From everything that I’ve read about adrenal fatigue, it seems to be ignored in general by doctors and only Addison’s Disease (no adrenal function) is acknowledged. This made me really nervous about seeing my GP but eventually I plucked up the courage (after several months) and saw him yesterday.

My GP was great. He sat and listened to my journey and reasoning, and actually agreed that adrenal insufficiency might be a problem. He admitted that he didn’t know an awful lot about it but was happy to refer me to an endocrinologist for testing. So now I have to wait for an appointment to come through. I actually felt encouraged for a change after a medical appointment. If I do have adrenal insufficiency then there is something that can help me.

I have found the bone numbing exhaustion, akin to just having given birth, to be the hardest part of my illnesses. I am pretty hardy when it comes to pain and only use painkillers when necessary. I think I’ve just got used to it. But the fatigue! Oh boy! The fatigue is actually what lost me my career and has stolen my quality of life. If I can get on top of this then I have really achieved the holy grail for me. I want so much to have the stamina to walk and go sightseeing, to play with my little girl and even to have sex all night long! 😉 You know what I’m talking about! It would be a dream come true. I would be the richest person alive. My quality of life would drastically improve.

So I’m at the start of my journey to recovery. I’m still making lifestyle adjustments, with the help of the book and my diet is being tweaked a bit more. I’ll keep you posted with what I find out and what the tests reveal.

If you have any suggestions or know anything about adrenal insufficiency then please let me know in the comments. You might have the missing part of the puzzle for me.

Love and spoons, Cath x

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  1. Melissa says:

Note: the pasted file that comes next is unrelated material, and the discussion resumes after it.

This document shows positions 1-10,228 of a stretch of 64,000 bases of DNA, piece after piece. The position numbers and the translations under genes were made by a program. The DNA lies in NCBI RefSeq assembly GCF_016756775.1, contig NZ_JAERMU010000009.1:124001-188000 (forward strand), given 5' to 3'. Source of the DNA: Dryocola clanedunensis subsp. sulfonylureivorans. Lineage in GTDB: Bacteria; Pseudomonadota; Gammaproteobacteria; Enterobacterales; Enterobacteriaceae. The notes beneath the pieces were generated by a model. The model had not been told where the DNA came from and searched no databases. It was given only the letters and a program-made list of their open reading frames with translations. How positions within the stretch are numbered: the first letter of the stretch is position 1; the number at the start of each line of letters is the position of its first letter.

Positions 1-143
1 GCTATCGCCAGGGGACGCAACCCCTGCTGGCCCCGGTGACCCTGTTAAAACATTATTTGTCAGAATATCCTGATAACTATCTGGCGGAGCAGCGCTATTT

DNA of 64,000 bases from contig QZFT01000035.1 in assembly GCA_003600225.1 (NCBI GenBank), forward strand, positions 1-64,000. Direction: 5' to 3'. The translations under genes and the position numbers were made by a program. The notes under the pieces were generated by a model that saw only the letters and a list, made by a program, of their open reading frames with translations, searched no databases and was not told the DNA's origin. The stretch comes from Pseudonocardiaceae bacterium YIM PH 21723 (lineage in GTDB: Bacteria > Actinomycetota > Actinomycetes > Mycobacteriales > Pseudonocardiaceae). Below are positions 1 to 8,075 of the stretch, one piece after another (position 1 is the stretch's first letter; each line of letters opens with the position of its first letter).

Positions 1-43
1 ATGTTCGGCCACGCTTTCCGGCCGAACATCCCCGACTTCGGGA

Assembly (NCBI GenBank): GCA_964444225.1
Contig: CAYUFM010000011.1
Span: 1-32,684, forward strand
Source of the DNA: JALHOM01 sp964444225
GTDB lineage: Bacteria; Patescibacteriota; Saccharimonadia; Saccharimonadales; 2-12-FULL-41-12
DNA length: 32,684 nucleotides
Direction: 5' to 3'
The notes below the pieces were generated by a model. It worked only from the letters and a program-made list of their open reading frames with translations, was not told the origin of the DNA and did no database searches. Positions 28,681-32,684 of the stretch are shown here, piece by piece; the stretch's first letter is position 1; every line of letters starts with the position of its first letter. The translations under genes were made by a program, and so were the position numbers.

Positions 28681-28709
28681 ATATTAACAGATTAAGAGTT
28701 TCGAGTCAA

This is interesting! I have often wondered if adrenal I sufficiency is the problem, but the drs here never look beneath the “nornal” levels of results. I had also looked up the recommended herbs and such for adrenal insufficiency and found I take a lot of them within my multi (which is perhaps why it makes me feel a bit better – Energy Revitalisation Formula). Looking forward to hearing your results with follow up!

    • Cathy says:

      I did tell my Dr that I wanted an actual number to my results so I can compare in the future and also know if I’m on the right track. Top end of normal isn’t a good enough answer for me and he knows it. The title Dr can bring with it a lot of power with medical problems. 😉

  2. Michelle Barker says:

    Adrenal insufficiency and adrenal fatigue are two very different conditions. Adrenal insufficiency is the inability to produce cortisol, there are 3 types, but most commonly, there is Primary Adrenal insufficiency (synonymous with Addison’s, which is destruction of the adrenal glands) and secondary adrenal insufficiency which is caused by pituitary dysfunction. There is also tertiary adrenal insufficiency which is dysfunction of the hypothalamus, but this is rarely seen.

    I often compare adrenal insufficiency and adrenal fatigue to type 1 and type 2 diabetes. Adrenal insufficiency is similar to type 1, simply replace “pancreas” with “adrenal glands” and “insulin” with “cortisol.” A type 1 cannot produce insulin, and an adrenal insufficent cannot produce cortisol. Both conditions are life threatening and require hormone replacement 24/7.

    Adrenal Fatigue is more like type 2 diabetes. Whereas type 2’s have limited insulin production or cells have developed insulin resistance. In adrenal fatigue Adrenal glands produce limited cortisol likely due to stressors like inflammation, disease, HPA-axis dysfunction or corticosteroid resistance due to a number of inflammatory medical conditions. What’s surprising is this is actually well documented in scholarly studies, but the medical industry still turns a blind eye to this condition. Its tricky because with AF there is still some level of cortisol production, so corticosteroid replacement can potentially cause permanent HPA-axis suppression and total corticosteroid dependency. It’s complicated to treat so it seems many doctors would rather deny the problem even exists.

    • Cathy says:

      Thanks for clarifying the difference. I thought it was a difference in UK and US terminology. My Drs don’t know much, if anything about it so they weren’t much help.